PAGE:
Please confirm or correct my statements if you have the patience (now dont get me started on the ESC/TC lock!)

Cheers

BB Image

By Jove, I think he's got it!! Image

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PostPosted: Mon Aug 17, 2009 4:48 pm 
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confirmed!


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PostPosted: Mon Aug 17, 2009 5:15 pm 
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phew! and thanks.....now about ESC/TC.............................


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PostPosted: Mon Aug 17, 2009 5:25 pm 
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What vehicle do you own?: Tucson
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Shuddup you said you would go to sleep or summat like that :)

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PostPosted: Tue Sep 08, 2009 3:09 pm 
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Hi guys, im pretty new Tucson driver. few days ago, I was try climb some hill with 4wd lock.
It was disaster. Motor have no power to run car. I was turn it off, and I climb without problems.
Pls explain..when to use 4wd lock? im confused

Tucson 4wd, 2009. 2.0 Gasoline,


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PostPosted: Sun Sep 13, 2009 1:43 pm 
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Use only at speeds of under 21 mph and use for starting off in snow-best use the Tucson without this locked as it auto selects to use awd or individual wheels (like a brain)

Ok

Itza

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PostPosted: Wed Jan 13, 2010 1:33 pm 
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OK, thanks for all the info, but I have one question that fits under this subject.

Although not directly, the texts I read seem to suggest the new Tucson 2010 has an electronic system to block the free spinning wheels unlike the old model in this video:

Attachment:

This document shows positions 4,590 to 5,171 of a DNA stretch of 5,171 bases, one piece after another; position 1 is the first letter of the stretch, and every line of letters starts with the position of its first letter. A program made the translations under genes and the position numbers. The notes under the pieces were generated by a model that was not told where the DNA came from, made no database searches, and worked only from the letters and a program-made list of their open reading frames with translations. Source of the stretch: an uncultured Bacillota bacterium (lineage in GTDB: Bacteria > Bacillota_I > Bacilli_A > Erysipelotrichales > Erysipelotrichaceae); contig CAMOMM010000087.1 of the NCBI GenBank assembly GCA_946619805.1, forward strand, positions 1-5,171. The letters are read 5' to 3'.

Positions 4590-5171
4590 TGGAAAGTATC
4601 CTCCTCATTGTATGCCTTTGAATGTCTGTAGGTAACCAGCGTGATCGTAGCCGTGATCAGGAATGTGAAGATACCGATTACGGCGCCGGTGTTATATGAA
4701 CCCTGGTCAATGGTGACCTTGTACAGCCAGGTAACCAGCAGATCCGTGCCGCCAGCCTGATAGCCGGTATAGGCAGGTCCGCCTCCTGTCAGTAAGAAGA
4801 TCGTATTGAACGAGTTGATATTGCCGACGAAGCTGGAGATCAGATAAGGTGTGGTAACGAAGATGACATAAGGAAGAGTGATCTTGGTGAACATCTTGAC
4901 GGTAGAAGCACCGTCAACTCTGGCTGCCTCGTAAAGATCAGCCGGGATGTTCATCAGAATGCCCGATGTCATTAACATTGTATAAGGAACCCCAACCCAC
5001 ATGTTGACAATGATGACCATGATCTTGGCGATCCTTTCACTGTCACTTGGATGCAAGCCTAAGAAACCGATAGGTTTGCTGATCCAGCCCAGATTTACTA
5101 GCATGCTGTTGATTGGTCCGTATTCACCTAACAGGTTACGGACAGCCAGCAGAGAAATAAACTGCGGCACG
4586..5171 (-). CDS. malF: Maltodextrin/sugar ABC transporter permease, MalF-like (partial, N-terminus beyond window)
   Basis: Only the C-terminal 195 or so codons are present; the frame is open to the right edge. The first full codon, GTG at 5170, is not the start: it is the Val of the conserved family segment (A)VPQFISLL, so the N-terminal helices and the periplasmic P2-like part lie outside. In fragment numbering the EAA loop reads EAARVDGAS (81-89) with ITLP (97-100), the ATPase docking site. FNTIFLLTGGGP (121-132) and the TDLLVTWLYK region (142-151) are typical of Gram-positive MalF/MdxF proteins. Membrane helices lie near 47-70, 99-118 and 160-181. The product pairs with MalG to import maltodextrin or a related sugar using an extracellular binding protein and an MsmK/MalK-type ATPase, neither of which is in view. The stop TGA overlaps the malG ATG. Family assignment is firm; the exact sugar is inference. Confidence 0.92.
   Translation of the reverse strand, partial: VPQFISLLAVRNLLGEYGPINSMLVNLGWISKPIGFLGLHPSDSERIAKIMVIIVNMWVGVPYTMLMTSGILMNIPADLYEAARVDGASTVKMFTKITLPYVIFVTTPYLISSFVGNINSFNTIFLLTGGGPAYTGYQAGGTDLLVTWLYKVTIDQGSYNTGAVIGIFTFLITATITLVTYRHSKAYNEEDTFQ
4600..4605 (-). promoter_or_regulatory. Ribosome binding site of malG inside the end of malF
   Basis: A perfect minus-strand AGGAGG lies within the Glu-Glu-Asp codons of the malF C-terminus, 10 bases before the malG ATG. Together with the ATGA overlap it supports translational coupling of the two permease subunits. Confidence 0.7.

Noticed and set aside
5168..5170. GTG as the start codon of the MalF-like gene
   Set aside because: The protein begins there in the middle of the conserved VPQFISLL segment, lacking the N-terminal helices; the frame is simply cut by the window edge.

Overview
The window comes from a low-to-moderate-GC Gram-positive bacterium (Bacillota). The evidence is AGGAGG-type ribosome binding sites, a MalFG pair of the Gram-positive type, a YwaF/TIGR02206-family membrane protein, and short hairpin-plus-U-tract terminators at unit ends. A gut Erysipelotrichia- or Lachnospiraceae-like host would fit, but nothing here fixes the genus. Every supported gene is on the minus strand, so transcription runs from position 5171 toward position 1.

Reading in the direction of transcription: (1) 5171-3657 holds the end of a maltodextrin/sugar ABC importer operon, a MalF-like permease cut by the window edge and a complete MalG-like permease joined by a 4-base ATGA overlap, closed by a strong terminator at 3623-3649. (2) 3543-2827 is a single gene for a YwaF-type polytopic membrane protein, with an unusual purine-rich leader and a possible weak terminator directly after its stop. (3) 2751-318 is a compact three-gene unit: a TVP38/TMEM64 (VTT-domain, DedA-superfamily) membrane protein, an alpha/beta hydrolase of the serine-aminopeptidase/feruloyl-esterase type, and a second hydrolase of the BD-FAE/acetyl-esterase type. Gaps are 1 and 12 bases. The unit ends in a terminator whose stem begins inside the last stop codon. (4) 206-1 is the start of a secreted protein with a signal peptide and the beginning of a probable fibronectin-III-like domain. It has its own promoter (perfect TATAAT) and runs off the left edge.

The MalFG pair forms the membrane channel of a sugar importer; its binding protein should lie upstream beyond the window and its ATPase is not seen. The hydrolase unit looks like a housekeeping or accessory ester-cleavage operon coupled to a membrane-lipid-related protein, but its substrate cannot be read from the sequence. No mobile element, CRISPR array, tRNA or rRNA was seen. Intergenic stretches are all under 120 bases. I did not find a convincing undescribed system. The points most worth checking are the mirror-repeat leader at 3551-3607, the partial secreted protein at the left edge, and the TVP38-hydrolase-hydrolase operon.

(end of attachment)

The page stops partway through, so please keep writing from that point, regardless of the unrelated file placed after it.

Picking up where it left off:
http://www.youtube.com/watch?v=dyKyxWg8kMg

the feature can be seen at about 10sec into the video. If one wheel from each axle is in the air, there is no traction.

Can someone confirm, that the 2010 version has the electronic blocking system as can be found on the VW Tiguan for example? It is very important for me, since I do drive a lot on muddy roads.

I'm impatiently waiting for the arrival of my new car ;)


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PostPosted: Thu Jan 14, 2010 1:25 pm 
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As far as I am aware they have not changed the spec of the current range of the Tucson- Now the model that they have named as the ix 35 ( The flashy crossover Sante Fe lookalike)may well do something different as it is a different vehicle.

Itza

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PostPosted: Thu Jan 14, 2010 1:41 pm 
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I looked at the specification and the new vehicle has traction control. Therefore if the control blocks the free spinning wheel, the opposite wheel should get all the power.

Can anyone more experienced in cars confirm this assumption?


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PostPosted: Thu Jan 14, 2010 3:04 pm 
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What vehicle do you own?: Tucson
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In all the time I have had Tucsons (Since they came out in 2004) I have never ever had any problems at all with the TCS or the way my Tucsons have pulled my caravan out of muddy fields.
On the road the tcs may have been used to help me get along but I guess I never knew about it as the car takes everything in it's stride.
Suggest you look at some of the you tube videos that have been put on there by some of our more adventurous members- Loads of them in muddy/snowy conditions.
Even the forum owner Tucson has tried power sliding his in a car park in the snow and thats there to watch.

Ref the wheel spinning the electronics correct the free spin to bring the vehicle back under control - It can do this faster than I can type aaaaaa

Why not go rent one for a day and take it out and try it then at least this way you will know what it can do for real.
Cheers

Itza

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PostPosted: Sun Feb 16, 2014 11:58 am